Voice and process

Learning to write and learning to sing really are similar processes.

Today at my voice lesson I found myself struggling with a piece I used to count as one of my strongest. The past couple weeks, though, something has been missing when I practice the song; things just haven’t been coming together as they used to, even though otherwise my singing continues to improve.

My voice teacher suggested that this was because lately we’d been focusing on opening out the higher range of my voice, and the piece I was trying to sing was mostly in my original, lower range.

We talked a bit about how sometimes when you’re learning new things, you have to let the old ones go. You sort of have to let them come apart, in order to reintegrate them into the whole of what you now know.

We spent the rest of the lesson on a higher pieces. These were pieces I’d always struggled with more–but now, they were the ones that fell into place, rather than the more practiced piece.

This is all fascinating to me, because this process–letting things go, finding my way back to them later–has happeend with my writing repeatedly. There’ll be some shiny new technique that I’m particularly proud of. I’ll write a story or a few stories using that technique, pleased with the new level my writing seems to have moved to. But then–I’ll find myself focusing on some other aspect of my writing, or some other sort of story, and without wanting to I’ll find myself letting that technique go. I’ll tell myself my writing has changed; that I’m not doing “that” (whatever “that” is), anymore. Sometimes I’ll regret the loss and wonder what I did to cause it; sometimes it will feel a more natural shift in focus.

And then it will come back. When I’m not looking, the technique will find its way back into my writing. It won’t be nearly so shiny, but it will be more comfortable, like shoes already broken in; and it will be stronger, too.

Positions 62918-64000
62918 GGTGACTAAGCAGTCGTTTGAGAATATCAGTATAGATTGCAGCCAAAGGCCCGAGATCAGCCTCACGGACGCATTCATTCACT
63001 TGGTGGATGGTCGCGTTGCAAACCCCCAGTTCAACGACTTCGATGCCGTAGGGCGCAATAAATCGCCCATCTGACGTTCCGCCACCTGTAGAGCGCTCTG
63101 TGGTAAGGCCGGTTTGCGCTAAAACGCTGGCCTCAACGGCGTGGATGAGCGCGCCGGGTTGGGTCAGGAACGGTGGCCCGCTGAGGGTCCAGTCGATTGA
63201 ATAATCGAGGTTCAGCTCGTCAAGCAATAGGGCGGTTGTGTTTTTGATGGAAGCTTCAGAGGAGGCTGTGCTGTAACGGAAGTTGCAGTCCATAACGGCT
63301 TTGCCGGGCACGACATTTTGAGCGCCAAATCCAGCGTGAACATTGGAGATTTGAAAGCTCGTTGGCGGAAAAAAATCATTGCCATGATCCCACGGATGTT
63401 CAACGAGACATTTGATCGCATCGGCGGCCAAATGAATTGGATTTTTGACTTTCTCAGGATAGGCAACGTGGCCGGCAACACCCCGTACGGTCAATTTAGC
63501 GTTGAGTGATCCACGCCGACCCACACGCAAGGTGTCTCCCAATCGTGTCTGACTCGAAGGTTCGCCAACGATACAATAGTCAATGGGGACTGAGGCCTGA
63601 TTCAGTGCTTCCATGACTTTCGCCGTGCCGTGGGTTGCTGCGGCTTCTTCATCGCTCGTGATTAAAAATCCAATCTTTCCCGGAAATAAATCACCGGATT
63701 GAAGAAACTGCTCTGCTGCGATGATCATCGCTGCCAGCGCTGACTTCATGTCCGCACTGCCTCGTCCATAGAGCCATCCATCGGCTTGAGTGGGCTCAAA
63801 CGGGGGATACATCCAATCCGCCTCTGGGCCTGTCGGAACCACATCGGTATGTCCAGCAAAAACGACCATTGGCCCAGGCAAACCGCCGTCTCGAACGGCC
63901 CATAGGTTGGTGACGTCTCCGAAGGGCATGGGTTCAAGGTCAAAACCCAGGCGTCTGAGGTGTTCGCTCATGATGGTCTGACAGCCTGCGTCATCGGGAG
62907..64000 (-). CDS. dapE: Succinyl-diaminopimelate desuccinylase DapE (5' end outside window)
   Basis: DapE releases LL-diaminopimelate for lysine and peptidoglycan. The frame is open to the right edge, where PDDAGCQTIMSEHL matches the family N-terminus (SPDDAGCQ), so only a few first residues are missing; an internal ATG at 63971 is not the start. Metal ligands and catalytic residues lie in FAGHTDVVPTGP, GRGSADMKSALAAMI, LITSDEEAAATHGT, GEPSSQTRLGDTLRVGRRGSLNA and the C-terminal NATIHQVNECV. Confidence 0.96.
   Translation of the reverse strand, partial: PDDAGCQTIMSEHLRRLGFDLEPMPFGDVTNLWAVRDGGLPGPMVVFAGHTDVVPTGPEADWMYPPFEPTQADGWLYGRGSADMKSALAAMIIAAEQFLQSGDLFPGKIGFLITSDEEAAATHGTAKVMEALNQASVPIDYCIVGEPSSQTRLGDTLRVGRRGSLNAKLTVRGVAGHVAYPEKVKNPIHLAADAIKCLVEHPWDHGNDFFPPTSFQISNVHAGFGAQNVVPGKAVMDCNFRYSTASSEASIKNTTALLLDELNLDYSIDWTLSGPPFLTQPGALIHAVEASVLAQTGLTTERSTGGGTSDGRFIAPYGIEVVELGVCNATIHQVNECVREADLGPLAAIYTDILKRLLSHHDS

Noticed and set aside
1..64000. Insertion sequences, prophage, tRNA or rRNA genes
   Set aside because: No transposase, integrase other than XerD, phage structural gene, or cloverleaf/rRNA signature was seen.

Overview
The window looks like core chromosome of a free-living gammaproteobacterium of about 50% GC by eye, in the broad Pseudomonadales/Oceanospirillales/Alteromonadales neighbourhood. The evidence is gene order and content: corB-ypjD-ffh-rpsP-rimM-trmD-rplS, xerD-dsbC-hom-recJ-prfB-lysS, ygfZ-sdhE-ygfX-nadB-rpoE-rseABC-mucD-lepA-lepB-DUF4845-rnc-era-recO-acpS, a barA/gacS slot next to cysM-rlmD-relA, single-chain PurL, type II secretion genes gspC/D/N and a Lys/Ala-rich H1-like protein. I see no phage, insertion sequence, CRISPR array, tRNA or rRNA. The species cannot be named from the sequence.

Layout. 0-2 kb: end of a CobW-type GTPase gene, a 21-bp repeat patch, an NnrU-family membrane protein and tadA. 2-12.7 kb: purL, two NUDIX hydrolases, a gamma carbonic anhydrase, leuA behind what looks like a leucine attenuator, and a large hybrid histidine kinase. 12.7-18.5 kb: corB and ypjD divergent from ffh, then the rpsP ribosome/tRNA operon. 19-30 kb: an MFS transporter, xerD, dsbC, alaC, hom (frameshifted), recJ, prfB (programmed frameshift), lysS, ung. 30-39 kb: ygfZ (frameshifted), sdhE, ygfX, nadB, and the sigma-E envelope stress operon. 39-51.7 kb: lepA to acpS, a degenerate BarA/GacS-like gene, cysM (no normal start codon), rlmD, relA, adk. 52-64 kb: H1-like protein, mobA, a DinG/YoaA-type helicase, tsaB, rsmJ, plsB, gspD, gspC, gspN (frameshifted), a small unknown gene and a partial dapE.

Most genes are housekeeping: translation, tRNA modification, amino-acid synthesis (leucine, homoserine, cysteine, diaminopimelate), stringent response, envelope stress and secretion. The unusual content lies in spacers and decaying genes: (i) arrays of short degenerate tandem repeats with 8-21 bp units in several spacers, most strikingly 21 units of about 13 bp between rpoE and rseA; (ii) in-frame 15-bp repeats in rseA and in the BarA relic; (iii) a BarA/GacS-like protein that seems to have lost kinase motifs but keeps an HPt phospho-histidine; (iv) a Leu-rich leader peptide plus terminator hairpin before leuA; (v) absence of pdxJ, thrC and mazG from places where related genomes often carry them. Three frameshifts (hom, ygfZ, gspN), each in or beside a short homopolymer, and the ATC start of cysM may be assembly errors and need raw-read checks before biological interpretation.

Maybe technique is the wrong word. The something I was doing, and had stopped doing, and thought gone.

One concrete example: two of my earliest kids’ short stories (“Windwood Rose” and “Drawing the Moon” are heavy on a sort of lyrical voice that I’m fond of. Yet that voice wasn’t right for many of the stories that followed, and after a time I realized I’d set it aside. I regretted that, but the stories I was writing didn’t want it. Yet the past couple years, I’m suddenly using that voice again (for “Stone Tower,” the gothic story due out in the fall; for “Lost or Forgotten,” a short story still being marketed; for other works in progress). I’m not using it for every story I write (because it’s still often not appropriate), but when I do use it, I find I have a lot more conscious control over the word choice and image choice behind it–and that my writing is stronger as a result.

I also find myself working those techniques and that control into the background of stories otherwise not dominated by that voice.

Sometimes you have to let the things you know go for a while, in order to bring them to a new level.

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